Volkswagen has just perpetrated on the United States and possibly the world an act of criminality that is stunning for its scale, depravity, and lack of a payoff. The company — the whole company, not just a few proverbial bad apples — has been caught designing its diesel cars (The Jetta, Passat and the BMW X5) to control their emissions when being tested, but to remove those controls when being driven normally. As a result, for six years about half a million diesel autos have been emitting 40 times the nitrous oxide, a smog precursor, allowed by law. The cars that did this were marketed as “clean diesels.”
In an article headlined “Pure Evil, VW Edition,” a website called Reality Based Community explained what the company did:
Code was written into the engine-control software to detect the pattern of pedal and steering operations characteristic of an emissions test. Then, and only then, the car’s emissions-control machinery would kick in. Once the test was over, the software noticed that, too, and returned to normal – that is to say, illegally and dangerously dirty – operations. That meant emitting about 40x the permitted -and advertised – level of nitrous oxide, which makes smog.
A couple of clean-air advocacy groups, struck by some discrepancies in European emissions testing on the vehicles, decided to do some rigorous tests in the United States, whose emissions controls are tougher than Europe’s. They engaged a West Virginia University research center that had developed a device for testing emissions while driving, not on a stationary emissions tester.
When the EPA was presented with the astonishing results, it immediately (in May of last year) opened an investigation. VW responded by announcing that it had found the problem; that it was devising a software patch; and was recalling half a million cars to “fix” them. Problem was, tests of the fixed cars yielded the same elevated emissions (although they easily passed the standard emissions tests).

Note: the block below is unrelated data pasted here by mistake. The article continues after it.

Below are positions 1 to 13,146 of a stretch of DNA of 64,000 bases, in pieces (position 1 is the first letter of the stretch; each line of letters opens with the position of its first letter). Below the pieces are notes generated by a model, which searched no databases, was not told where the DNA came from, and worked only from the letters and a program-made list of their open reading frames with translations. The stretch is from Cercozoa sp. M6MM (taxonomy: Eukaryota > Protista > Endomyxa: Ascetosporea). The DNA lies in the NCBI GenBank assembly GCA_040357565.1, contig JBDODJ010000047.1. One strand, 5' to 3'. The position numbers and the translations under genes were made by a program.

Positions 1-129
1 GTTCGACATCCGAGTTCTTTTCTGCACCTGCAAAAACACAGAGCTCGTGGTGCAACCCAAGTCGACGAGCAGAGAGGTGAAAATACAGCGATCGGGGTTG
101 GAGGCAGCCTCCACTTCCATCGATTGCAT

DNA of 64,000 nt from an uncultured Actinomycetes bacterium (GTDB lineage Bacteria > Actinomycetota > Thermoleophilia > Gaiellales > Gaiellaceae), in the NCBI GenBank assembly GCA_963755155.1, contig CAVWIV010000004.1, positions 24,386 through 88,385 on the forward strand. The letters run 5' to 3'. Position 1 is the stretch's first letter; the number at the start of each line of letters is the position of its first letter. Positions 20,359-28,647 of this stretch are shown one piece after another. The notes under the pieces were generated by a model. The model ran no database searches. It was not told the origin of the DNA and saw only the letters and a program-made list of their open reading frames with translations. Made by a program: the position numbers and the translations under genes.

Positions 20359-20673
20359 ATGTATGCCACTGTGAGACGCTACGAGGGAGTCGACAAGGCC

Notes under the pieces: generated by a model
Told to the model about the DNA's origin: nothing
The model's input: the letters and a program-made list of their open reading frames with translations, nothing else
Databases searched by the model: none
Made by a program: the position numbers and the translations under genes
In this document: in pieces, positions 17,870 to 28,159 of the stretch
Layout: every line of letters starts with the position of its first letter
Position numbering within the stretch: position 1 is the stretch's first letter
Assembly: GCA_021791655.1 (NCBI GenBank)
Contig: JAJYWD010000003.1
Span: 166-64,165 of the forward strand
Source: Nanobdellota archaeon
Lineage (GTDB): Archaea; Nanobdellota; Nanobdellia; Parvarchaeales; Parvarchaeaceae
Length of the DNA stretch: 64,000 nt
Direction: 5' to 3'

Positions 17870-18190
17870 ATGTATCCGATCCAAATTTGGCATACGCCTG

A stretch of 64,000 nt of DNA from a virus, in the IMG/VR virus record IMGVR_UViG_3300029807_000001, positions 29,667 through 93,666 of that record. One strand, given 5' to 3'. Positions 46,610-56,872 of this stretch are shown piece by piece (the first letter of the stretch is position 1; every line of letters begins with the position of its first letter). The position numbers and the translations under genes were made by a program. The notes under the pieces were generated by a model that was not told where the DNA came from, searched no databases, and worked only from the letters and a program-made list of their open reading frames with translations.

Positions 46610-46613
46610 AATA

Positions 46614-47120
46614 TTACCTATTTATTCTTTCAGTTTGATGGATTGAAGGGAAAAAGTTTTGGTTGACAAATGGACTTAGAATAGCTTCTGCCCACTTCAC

VW suggested more tinkering. It was then that regulators observed that, lacking an actual fix, Volkswagen’s diesel cars would not be certified for sale in the United States in 2016.
Ouch. VW was desperate to revive its flagging US sales, and had chosen to do so by emphasizing its “clean diesel” cars rather than, say, hybrid or electric vehicles. Faced with losing the ability to sell any diesels in American, VW promptly admitted to the entire, six-years-long scam. The stock market immediately vaporized nearly one-quarter of VW’s share value (proving yet again that it is possible to make a hyena gag). The company is facing fines that will amount to billions of dollars, and the possibility of criminal prosecution of executives.
Even if we’ve become jaded by the callous venality of Big Business, one aspect of this case, in addition to its scale, is mind boggling: VW impaired the health of millions of people, probably contributing to the premature death of some of them, in a criminal conspiracy involving hundreds, maybe thousands of their employees for no apparent measurable return. The only benefit of turning off all emissions controls was a slightly peppier acceleration. For this they risked their company? And going to jail?
It is well,” wrote Scott Peck, “that evil is so stupid.” Maybe so, but when evil is industrial sized, too big to jail, its stupidity makes it even more dangerous. Just when you congratulate yourself that it’s the dinosaurs that are going extinct, not you, one of them falls on you.